So, that was that and I pretty much resigned myself to reading about the Art of the Motorcycle and looking at the pretty pictures. A dilemma I wasn’t happy with, but one I accepted. Then, just when I had all but forgotten the exhibit, one of those “other possible venues” mentioned earlier became a reality. The Guggenheim trustees decided to build a new museum and they plopped it smack dab in the middle of the Mojave Desert. That seems an odd place to stick a museum until you consider that the Mojave also contains sin city. Las Vegas. Yeah.

The Guggenheim Foundation, to the great fortune of motorcyclists everywhere, launched their Las Vegas venture with “The Art of the Motorcycle”. The exhibit opened in the summer of 200I and was scheduled to run through the summer of this year. Well happy days. I immediately began formulating plans to make the trek out west. Way way out west where the buffalo roam and the lizards and the horny toads play.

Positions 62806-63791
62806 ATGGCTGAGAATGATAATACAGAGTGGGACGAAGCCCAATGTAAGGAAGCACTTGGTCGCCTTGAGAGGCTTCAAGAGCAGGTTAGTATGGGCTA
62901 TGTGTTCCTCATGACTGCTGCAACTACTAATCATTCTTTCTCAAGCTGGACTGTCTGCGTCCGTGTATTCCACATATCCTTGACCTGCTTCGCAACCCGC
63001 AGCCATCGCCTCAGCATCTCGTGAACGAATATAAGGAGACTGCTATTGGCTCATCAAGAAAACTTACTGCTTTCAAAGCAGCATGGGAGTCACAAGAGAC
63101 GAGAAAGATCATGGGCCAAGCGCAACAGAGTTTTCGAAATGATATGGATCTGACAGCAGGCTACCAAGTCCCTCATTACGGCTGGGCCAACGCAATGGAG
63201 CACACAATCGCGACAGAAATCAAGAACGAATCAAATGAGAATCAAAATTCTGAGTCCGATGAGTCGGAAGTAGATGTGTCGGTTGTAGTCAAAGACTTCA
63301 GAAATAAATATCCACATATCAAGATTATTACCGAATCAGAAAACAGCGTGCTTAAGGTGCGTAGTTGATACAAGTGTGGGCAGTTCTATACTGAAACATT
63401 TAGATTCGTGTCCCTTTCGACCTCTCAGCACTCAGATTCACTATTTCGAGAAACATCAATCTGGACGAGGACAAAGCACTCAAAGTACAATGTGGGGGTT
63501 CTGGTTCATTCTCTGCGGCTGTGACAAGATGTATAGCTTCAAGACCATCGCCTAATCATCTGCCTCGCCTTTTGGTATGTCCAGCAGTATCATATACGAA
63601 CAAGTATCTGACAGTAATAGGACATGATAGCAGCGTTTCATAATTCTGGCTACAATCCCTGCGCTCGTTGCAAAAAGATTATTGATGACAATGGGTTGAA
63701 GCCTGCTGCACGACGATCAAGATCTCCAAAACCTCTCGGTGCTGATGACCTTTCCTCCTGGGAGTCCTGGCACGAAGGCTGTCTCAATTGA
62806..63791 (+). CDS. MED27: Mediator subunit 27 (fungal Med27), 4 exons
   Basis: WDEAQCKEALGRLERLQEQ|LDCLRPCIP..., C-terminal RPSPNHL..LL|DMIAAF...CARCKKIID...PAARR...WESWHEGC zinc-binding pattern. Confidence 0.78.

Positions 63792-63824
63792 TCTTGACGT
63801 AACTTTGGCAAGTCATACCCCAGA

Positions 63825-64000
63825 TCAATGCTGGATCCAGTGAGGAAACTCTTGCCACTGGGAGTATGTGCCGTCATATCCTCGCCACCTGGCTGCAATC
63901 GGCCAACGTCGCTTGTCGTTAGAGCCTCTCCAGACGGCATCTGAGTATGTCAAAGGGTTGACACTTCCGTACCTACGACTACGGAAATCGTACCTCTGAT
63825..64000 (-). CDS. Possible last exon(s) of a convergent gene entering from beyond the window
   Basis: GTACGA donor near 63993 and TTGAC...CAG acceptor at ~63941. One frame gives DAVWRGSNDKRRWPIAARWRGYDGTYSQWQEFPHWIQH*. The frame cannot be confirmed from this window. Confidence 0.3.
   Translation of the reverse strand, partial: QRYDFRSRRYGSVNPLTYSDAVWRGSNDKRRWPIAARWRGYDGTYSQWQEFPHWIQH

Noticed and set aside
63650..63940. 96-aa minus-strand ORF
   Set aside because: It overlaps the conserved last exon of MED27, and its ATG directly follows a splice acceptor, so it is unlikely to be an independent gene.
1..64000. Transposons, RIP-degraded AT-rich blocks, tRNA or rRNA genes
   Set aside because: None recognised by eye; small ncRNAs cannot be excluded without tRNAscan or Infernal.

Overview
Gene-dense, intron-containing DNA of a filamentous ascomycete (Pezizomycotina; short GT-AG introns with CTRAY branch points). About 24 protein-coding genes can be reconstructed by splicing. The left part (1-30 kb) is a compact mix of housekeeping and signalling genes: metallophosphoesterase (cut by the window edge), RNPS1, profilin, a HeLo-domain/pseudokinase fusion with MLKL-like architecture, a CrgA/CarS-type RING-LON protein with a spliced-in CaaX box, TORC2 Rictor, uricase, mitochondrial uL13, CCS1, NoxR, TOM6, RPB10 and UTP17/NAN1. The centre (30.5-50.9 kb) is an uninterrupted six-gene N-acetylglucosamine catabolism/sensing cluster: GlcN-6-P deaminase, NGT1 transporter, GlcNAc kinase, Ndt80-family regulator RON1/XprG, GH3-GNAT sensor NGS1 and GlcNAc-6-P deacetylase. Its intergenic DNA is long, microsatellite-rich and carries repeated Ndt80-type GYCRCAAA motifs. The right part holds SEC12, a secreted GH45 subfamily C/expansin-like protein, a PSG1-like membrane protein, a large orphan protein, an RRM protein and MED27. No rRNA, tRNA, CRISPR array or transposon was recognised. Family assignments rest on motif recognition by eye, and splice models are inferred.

First, I needed two things, time and money, of which I had neither. So I started skimming cash off the top of the grocery budget. I explained to my wife that we could both stand to lose a few pounds anyway and now was as good a time as any to start. That settled, I could now concentrate on finding the time and when you bid your vacation by seniority as I do, that can be a problem. But after some clever diplomacy I managed to wangle two weeks in August.

With the trip eight months away we fine-tuned our plans. We set aside three days for Las Vegas. Hoover Dam was also on our itinerary as well as the Grand Canyon. Everything was really startin’ to jell. Then last week, while researching our trip on the net, I logged onto the Guggenheim’s web site and was stunned by the sudden realization of what a monumentally stupid man I really am.